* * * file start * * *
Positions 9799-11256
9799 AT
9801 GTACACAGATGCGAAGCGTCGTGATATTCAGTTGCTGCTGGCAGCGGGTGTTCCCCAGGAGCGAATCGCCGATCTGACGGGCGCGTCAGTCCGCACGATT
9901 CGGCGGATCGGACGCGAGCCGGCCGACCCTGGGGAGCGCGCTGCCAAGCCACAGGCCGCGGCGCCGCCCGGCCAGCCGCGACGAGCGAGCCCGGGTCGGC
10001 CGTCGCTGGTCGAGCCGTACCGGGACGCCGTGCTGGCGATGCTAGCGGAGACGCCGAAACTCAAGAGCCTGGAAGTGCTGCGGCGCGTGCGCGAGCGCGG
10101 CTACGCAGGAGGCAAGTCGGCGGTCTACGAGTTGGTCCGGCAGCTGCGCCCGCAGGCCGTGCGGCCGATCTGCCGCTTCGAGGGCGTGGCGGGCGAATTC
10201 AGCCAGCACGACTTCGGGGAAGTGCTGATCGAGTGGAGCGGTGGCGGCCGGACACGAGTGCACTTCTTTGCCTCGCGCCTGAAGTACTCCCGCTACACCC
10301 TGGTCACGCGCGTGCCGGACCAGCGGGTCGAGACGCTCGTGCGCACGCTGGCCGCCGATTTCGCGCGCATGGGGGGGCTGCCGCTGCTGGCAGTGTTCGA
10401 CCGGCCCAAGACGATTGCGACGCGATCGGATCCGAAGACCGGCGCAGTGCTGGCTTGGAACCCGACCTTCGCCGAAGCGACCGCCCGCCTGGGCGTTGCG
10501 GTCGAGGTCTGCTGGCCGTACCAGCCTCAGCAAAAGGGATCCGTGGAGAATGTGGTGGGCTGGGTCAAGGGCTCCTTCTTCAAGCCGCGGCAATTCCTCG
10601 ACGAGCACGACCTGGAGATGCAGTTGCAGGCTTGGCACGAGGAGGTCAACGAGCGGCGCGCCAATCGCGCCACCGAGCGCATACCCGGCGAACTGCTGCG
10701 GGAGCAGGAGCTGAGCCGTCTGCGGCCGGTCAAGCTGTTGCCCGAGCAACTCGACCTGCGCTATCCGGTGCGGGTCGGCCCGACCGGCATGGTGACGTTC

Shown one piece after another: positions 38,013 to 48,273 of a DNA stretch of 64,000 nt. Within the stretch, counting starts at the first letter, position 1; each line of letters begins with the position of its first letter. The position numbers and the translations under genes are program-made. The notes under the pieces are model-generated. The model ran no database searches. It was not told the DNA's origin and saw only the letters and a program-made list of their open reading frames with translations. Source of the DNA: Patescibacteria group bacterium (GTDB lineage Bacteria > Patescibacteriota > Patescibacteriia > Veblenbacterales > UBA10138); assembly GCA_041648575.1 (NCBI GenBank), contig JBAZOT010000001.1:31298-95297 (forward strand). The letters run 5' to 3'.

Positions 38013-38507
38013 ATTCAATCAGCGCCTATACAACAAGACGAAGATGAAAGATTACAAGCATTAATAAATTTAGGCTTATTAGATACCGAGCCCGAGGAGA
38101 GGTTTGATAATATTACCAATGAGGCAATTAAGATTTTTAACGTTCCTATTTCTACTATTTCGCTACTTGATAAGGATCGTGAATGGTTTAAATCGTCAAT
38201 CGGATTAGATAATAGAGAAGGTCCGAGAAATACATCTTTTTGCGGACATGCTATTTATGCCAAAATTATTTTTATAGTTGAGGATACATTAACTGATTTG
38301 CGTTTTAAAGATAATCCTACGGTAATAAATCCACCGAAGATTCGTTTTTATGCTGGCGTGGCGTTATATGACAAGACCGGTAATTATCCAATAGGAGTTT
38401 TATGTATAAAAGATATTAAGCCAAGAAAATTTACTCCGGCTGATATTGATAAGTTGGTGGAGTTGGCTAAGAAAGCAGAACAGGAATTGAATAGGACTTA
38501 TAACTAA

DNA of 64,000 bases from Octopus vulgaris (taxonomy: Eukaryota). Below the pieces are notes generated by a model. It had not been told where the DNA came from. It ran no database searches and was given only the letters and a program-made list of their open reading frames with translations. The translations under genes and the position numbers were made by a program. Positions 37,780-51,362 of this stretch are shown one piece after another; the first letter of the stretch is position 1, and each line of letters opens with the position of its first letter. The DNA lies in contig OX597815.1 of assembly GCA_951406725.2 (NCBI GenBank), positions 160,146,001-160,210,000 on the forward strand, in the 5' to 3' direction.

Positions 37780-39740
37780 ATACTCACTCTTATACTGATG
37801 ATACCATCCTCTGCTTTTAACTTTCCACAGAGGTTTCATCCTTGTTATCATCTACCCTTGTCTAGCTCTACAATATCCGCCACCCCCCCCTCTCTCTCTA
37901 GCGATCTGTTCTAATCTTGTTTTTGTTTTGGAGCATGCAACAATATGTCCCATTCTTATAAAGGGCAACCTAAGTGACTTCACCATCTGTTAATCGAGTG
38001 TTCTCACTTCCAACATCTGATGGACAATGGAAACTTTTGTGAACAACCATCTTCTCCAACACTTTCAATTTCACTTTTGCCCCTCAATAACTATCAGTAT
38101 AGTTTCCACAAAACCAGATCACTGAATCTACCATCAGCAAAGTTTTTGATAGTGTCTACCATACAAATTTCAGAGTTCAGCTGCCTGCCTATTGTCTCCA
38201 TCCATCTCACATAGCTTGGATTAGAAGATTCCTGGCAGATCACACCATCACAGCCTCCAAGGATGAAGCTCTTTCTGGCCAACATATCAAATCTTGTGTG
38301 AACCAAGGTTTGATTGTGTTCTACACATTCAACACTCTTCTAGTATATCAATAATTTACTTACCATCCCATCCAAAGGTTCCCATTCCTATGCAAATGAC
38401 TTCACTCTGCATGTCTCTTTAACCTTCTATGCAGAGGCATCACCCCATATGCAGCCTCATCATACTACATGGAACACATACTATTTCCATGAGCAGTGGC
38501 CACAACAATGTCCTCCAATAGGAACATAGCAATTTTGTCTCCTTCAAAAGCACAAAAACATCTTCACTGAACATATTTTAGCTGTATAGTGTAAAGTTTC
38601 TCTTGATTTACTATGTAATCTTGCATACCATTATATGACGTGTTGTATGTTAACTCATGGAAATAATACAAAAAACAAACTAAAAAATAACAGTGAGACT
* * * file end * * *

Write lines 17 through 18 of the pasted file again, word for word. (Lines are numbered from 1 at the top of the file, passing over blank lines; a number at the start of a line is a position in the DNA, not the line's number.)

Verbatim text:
38201 CGGATTAGATAATAGAGAAGGTCCGAGAAATACATCTTTTTGCGGACATGCTATTTATGCCAAAATTATTTTTATAGTTGAGGATACATTAACTGATTTG
38301 CGTTTTAAAGATAATCCTACGGTAATAAATCCACCGAAGATTCGTTTTTATGCTGGCGTGGCGTTATATGACAAGACCGGTAATTATCCAATAGGAGTTT